Nearly half of those in the “too much political correctness” camp are white men.
In an effort to understand what people mean when they say there is “too much political correctness,” the people who sided with that response were broken out to see how they responded to other parts of the poll. The same thing was done for those who picked “too much prejudice.”
What’s ‘Off Limits’ to Talk About
The survey found that while there were significant differences among those two groups when it came to attitudes toward speech, even healthy majorities of the respondents who said that PC culture in the country had run amok also said it was acceptable for them to express themselves on a range of sensitive topics, such as race, gender, sexuality, immigration, religion and people who are different from them.
Even with issues that have proven especially divisive in the past two years, such as Black Lives Matter and the #MeToo movement, most of the anti-PC respondents said they felt comfortable expressing their opinions — although to a slightly lesser extent than the “too much prejudice” camp.
Free Speech vs. Social Norms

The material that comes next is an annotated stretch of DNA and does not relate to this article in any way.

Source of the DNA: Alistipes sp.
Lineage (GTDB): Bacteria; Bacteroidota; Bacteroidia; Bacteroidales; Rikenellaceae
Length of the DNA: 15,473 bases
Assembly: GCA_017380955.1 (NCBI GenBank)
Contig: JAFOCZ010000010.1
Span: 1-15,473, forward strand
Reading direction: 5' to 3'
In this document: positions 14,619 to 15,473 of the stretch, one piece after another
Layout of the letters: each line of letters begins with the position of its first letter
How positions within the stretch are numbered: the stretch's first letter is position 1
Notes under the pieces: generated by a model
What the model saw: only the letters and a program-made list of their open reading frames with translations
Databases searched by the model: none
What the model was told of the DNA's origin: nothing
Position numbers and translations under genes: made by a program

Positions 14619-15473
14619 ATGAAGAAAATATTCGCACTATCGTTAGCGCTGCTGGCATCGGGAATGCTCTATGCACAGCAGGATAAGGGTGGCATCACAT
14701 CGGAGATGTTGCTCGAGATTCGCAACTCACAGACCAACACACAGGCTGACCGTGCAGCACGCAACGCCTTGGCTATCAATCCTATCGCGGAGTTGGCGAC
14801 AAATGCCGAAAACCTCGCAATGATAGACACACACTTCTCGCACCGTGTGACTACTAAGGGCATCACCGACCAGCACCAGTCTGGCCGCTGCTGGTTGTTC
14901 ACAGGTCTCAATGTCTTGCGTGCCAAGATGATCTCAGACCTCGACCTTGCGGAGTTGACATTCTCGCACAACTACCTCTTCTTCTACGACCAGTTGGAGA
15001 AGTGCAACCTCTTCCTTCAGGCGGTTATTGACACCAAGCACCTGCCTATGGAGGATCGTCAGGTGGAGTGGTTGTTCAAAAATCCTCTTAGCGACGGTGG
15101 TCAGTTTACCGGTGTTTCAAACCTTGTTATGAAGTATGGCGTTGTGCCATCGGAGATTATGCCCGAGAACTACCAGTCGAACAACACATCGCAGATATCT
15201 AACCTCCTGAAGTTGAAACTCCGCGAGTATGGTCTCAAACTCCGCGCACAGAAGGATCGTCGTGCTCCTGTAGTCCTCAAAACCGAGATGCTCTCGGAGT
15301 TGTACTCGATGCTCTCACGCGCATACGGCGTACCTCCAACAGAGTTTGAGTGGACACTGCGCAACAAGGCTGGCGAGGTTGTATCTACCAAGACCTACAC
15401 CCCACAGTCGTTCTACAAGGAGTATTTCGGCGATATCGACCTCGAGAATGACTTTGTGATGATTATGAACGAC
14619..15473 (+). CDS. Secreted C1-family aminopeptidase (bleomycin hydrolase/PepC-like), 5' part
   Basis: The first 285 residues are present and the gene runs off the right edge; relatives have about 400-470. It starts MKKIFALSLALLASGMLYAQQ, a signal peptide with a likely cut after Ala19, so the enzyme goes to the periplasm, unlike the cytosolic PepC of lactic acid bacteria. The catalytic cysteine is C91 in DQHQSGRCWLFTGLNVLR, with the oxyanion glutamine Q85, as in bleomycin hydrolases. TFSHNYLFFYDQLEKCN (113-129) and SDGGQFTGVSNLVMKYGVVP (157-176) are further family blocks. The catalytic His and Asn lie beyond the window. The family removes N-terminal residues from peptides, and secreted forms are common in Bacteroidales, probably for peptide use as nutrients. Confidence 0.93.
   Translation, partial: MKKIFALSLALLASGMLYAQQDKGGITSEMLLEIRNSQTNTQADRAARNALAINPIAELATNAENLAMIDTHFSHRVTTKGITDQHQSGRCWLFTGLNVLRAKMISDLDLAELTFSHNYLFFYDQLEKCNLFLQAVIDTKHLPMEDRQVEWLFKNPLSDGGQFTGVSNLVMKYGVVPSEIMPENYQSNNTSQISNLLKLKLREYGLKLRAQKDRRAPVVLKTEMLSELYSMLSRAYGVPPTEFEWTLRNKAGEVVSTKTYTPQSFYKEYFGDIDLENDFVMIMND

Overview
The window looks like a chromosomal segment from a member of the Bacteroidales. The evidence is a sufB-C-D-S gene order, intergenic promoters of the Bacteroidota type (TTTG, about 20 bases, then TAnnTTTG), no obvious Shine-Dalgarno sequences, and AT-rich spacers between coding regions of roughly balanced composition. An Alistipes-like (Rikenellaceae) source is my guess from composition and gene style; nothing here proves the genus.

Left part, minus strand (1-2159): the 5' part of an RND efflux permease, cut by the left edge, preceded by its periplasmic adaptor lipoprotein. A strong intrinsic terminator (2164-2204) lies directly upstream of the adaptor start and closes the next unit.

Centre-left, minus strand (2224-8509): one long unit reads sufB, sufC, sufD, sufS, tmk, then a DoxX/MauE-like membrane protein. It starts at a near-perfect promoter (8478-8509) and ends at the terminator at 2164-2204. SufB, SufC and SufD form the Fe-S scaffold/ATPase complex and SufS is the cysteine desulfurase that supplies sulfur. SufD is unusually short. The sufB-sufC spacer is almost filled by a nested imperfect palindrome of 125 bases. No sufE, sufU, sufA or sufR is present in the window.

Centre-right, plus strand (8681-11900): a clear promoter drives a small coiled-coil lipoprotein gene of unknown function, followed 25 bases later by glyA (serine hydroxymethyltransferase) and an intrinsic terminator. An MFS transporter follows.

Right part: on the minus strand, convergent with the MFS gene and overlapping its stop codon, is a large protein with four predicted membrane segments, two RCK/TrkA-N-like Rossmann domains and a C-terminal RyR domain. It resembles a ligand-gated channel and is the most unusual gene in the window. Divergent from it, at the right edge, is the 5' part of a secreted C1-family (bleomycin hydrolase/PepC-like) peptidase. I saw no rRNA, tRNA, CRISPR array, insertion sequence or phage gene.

While most of the people who viewed PC culture as too pervasive in American society generally felt free to express themselves on the aforementioned topics, they were also overwhelmingly more likely to express confusion about more abstract questions concerning the state of the country’s discourse.
Large swaths of these respondents agreed that the “rules” about what they can and cannot say are changing so fast it’s difficult to keep up, that people are offended too easily these days and that the current climate prevents some people from saying what they believe because others might find it offensive.
But these were sentiments also shared with a majority of the poll’s broader population, suggesting that when it comes to free speech, Americans are not as nearly divided as some would argue.
Bemoaning an overly PC culture is not as much a protection of your own rights as it is a political cudgel to wield against the opposition, said Kevin Kruse, a professor of history at Princeton University, adding that there’s a certain thread of victimhood in modern conservatism.
“It’s easy to present yourself as a victim, as someone who is being told not to speak, even if that is not the case,” Kruse said.
‘Politically Correct’ Is a Loaded Term
The contradiction among Americans’ views on many sentiments regarding free expression and barriers to free speech was matched by discrepancies regarding the term “politically correct” itself.